Petitioner accumulated $3,300,000 in fiscal year 1987 to retire debentures held by Pete Gustafson. Respondent points out that petitioner's debentures owed to Pete Gustafson did not mature until the earlier of 2014 or when Pete Gustafson died. Respondent argues that petitioner failed to show that it had a definite purpose or plan to accumulate funds to retire debt during the years at issue.
We disagree. Petitioner retired the debt held by Pete Gustafson during fiscal year 1988, paying a total of $3,322,089. Petitioner was obligated to repay the debt when he died. Pete Gustafson was 83 years old and in poor health in 1987. Petitioner reasonably believed that it would have had to retire the debentures long before 2014. Petitioner redeemed the debentures because it wanted to be debt-free. Petitioner paid more than $700,000 in accrued interest on the debentures during fiscal year 1988. Petitioner's tax attorney advised it to redeem the debt because the interest on it was no longer deductible. Redemption of debt is a valid justification for an accumulation. Sec. 1.537-2(b)(3), Income Tax Regs. We do not think the fact that petitioner did not earmark these amounts in the CEP shows that it did not reasonably accumulate amounts for that purpose.
We find that petitioner reasonably accumulated $3,300,000 in 1987 to retire the debt held by Pete Gustafson.
5. Self-Insurance for Replacement of Herd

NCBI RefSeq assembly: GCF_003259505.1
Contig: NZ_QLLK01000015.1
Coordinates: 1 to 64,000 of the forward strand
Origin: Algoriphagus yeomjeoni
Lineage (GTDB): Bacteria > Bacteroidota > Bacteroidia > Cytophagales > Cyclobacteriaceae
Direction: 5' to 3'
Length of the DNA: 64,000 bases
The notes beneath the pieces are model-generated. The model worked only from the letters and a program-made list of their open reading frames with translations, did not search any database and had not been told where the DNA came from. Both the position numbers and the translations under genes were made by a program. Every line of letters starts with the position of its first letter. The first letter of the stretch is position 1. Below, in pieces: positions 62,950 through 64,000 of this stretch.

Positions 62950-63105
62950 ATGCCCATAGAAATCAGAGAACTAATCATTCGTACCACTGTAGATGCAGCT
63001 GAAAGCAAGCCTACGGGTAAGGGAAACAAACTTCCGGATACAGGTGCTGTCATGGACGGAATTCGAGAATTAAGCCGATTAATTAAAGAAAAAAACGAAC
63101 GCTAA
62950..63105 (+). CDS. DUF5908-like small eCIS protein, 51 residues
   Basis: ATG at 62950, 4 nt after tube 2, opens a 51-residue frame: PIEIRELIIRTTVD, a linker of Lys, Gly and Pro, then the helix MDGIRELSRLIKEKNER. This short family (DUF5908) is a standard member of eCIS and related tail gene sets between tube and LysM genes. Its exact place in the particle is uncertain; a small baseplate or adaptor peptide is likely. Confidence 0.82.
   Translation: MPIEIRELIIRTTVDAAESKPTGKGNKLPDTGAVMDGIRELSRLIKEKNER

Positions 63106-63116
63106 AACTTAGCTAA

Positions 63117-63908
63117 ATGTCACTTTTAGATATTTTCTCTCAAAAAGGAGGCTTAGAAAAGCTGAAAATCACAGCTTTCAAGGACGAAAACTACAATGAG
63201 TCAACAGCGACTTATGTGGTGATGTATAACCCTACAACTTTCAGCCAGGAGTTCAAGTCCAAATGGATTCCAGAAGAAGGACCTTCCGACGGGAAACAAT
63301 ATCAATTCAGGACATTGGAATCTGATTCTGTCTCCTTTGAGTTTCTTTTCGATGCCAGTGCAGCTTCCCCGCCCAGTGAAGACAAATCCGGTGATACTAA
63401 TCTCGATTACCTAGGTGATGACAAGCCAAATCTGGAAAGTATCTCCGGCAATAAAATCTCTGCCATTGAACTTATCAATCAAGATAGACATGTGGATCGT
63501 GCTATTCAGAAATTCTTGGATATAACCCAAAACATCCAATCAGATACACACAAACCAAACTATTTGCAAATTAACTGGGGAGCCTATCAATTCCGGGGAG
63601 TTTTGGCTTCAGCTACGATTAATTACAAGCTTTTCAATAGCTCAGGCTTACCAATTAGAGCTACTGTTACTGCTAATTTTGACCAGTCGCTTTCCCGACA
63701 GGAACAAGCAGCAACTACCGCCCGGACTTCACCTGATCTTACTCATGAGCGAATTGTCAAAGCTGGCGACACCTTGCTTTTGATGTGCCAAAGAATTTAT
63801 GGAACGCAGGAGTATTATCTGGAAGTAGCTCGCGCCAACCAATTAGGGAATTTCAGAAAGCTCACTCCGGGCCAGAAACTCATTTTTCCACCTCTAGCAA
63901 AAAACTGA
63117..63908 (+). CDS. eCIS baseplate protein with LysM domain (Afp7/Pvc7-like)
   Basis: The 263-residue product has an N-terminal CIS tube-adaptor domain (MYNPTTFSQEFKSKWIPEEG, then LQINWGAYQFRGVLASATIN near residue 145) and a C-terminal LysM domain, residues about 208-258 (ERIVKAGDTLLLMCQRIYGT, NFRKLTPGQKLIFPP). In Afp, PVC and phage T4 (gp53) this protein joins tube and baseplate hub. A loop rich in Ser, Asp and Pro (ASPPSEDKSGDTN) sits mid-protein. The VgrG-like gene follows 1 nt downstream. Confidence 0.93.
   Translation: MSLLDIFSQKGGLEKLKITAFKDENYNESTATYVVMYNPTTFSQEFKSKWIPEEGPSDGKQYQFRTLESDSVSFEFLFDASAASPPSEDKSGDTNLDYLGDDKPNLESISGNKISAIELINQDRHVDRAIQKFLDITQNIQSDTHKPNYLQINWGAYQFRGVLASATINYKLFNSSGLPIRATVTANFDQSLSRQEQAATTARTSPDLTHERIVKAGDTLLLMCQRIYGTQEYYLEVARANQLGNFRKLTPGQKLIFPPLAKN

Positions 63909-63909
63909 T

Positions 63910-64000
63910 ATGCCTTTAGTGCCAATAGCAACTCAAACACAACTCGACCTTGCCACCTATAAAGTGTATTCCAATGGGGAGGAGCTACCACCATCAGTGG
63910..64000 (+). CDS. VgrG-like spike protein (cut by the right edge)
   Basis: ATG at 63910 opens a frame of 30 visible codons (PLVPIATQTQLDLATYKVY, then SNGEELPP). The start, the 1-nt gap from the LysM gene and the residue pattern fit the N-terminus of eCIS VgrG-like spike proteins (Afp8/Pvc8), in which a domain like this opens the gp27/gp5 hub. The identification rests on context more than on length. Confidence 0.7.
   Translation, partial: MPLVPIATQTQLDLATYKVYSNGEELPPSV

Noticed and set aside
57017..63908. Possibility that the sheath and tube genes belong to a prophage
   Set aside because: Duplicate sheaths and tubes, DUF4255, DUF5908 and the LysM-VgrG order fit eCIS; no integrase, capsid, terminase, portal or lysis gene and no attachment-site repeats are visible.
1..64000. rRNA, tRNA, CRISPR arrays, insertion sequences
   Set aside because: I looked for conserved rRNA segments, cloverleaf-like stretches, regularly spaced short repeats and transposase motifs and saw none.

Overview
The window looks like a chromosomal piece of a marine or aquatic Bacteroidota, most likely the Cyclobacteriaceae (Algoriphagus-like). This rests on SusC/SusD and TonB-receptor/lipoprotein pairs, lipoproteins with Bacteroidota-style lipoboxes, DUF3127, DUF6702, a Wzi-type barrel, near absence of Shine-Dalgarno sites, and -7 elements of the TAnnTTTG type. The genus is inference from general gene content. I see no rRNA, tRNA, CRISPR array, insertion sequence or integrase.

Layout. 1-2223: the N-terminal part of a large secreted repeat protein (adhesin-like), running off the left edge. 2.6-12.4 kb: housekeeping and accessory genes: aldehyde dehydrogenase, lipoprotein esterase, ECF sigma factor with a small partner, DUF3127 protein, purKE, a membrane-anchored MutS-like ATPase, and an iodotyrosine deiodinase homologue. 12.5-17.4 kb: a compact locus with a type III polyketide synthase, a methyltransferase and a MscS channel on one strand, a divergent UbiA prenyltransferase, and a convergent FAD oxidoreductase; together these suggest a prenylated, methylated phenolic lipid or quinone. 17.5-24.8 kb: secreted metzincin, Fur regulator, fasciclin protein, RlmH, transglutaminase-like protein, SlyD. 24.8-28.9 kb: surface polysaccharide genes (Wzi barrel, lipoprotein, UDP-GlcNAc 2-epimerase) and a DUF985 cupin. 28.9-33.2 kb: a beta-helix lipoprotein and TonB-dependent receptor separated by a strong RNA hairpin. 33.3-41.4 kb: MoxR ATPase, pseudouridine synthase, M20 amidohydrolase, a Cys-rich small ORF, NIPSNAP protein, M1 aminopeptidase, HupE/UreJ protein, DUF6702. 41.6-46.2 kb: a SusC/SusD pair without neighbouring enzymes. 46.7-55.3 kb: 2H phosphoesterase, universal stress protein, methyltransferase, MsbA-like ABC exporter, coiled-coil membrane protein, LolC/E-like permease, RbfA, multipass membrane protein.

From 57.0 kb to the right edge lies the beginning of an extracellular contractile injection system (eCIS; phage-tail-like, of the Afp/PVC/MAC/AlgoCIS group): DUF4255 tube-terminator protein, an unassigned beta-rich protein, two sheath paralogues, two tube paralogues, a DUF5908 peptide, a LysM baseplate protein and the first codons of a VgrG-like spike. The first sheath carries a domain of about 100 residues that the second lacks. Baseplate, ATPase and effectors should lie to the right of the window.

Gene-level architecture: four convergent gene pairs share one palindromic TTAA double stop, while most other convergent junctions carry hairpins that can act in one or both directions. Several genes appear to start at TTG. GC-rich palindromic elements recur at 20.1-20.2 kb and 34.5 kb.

Petitioner has the burden of proof on this issue. Gustafson's Dairy, Inc. v. Commissioner, supra.
Petitioner contends that it accumulated $3,300,000 in fiscal year 1987, $3,900,000 in fiscal year 1988, and $3,900,000 in fiscal year 1989 to self-insure against loss of the dairy herd due to diseases or other natural disasters. This reserve was based on an assumed herd size of 6,000 cows and a replacement cost (net of the estimated slaughter price it would receive) of $550 per cow in fiscal year 1987 and $650 per cow in fiscal years 1988 and 1989.
Petitioner did not have commercial insurance for the risk of loss of the dairy herd. Few Florida dairies insure their herds because herd insurance is expensive, not because there is no risk of loss. The fact that most dairies do not buy insurance suggests that it was reasonable for petitioner to not buy insurance. See sec. 1.537-1(a), Income Tax Regs. (prudent businessperson standard).